Our team member Analisa Sorrells returned to her hometown to tell the story of Valencia College’s unique partnership with the University of Central Florida. Their partnership is part of an umbrella effort called Direct Connect that has been heralded nationally as a bright spot in transfer student initiatives. In 2012, it was recognized as the country’s top program for increasing academic opportunities and success for Latinx students at the associate level.
A lot of folks in the higher ed space are watching California’s recent moves with interest. Why? That state is continuing to invest more money in their higher ed budget, while many other states are reducing their budgets or staying flat. “Among other initiatives this year, the state has invested heavily in helping community college students transfer into four-year programs, spent more than $50 million on food banks and other programs to combat student hunger and homelessness, opened an online community college to serve people who are already working and boosted state grants for students with children.”
This entire interview with Margaret Spellings is worth a read, but this quote caught my eye: “We need for our high schools to be what they once were, and that is a place where young people could get the skills needed to participate fully in the job market or in higher education…. So, how do we think about turning every high school into a community college? Through relationships with community colleges, four-year universities, dual enrollment, P-TECH, lab schools, on and on. Right now, those programs are too limited, and we need to do it more broadly.”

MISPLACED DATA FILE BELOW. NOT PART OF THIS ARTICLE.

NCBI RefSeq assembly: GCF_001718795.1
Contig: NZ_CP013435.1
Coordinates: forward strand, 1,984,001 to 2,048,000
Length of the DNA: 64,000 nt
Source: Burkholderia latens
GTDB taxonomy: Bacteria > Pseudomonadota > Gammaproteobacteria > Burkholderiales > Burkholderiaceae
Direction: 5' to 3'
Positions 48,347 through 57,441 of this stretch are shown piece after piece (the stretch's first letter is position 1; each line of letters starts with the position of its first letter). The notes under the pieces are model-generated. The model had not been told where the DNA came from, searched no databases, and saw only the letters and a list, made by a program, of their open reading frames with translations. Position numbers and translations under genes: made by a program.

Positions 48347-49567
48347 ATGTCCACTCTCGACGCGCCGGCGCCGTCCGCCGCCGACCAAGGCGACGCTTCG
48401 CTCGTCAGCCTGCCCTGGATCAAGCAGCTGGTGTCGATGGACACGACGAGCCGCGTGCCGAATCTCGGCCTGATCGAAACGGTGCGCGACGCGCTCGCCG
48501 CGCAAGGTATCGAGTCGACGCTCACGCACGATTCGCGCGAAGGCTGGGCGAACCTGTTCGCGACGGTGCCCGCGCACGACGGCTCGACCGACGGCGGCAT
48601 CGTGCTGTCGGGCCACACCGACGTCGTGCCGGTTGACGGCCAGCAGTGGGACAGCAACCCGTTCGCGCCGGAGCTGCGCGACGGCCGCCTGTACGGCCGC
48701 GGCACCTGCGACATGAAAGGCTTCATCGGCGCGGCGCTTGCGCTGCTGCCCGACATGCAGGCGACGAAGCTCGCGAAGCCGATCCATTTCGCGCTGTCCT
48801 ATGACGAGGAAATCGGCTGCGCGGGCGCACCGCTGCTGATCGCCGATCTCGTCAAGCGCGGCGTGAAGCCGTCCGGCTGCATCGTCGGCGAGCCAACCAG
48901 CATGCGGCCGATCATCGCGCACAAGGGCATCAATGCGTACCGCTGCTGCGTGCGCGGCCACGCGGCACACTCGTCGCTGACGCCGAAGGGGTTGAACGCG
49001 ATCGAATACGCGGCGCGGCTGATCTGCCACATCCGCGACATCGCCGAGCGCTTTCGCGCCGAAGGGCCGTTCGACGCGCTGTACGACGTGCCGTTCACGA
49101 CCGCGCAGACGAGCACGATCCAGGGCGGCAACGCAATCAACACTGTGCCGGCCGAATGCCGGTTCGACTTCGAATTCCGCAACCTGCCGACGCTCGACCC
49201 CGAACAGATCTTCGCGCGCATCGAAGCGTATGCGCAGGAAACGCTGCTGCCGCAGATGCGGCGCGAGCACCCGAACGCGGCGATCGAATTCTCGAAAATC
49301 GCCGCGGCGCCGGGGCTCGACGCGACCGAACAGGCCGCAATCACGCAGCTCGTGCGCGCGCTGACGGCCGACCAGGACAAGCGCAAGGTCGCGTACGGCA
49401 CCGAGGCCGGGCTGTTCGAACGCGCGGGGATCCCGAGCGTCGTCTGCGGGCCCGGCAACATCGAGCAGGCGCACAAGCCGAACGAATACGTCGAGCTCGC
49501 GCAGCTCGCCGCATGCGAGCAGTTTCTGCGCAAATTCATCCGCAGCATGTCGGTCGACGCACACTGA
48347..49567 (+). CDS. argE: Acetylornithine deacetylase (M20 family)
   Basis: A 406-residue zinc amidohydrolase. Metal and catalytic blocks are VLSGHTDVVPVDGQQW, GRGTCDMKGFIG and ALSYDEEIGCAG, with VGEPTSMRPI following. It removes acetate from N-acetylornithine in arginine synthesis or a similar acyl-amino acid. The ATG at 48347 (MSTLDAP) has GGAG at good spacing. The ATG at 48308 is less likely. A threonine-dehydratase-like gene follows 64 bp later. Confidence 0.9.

This article is hidden behind a paywall, but it is a deep dive on the lack of skilled workers to fill jobs in the United States furniture industry. Bill McBrayer, vice chair of NC Community Colleges State Board, is quoted in the piece.
Around North Carolina
UNC’s World View is offering a global study program to Costa Rica and Panama in summer 2020 with travel dates from July 19-28. Simple Gifts is providing scholarships if you are a teacher, guidance counselor, media assistant, or assistant principal in a public school or community college instructor, in one of the following counties: Beaufort, Bertie, Bladen, Chowan, Columbus, Duplin, Edgecombe, Gates, Greene, Halifax, Hertford, Hoke, Hyde, Jones, Lenoir, Martin, Nash, Northampton, Pasquotank, Perquimans, Robeson, Sampson, Scotland, Tyrrell, Vance, Warren, Washington, Wayne, Wilson. Apply here!
The NC Community & Technical Colleges Jobs Consortium has launched a new portal for employers. According to Eric Skeen, counselor, South Piedmont Community College: “Roughly one in nine North Carolina citizens 18 and older is enrolled in one of our state’s community colleges. Working together with my fellow career center offices allows employers to easily access our combined students. It’s an incredible feature and opportunity for our state’s employers looking to hire their next employees.”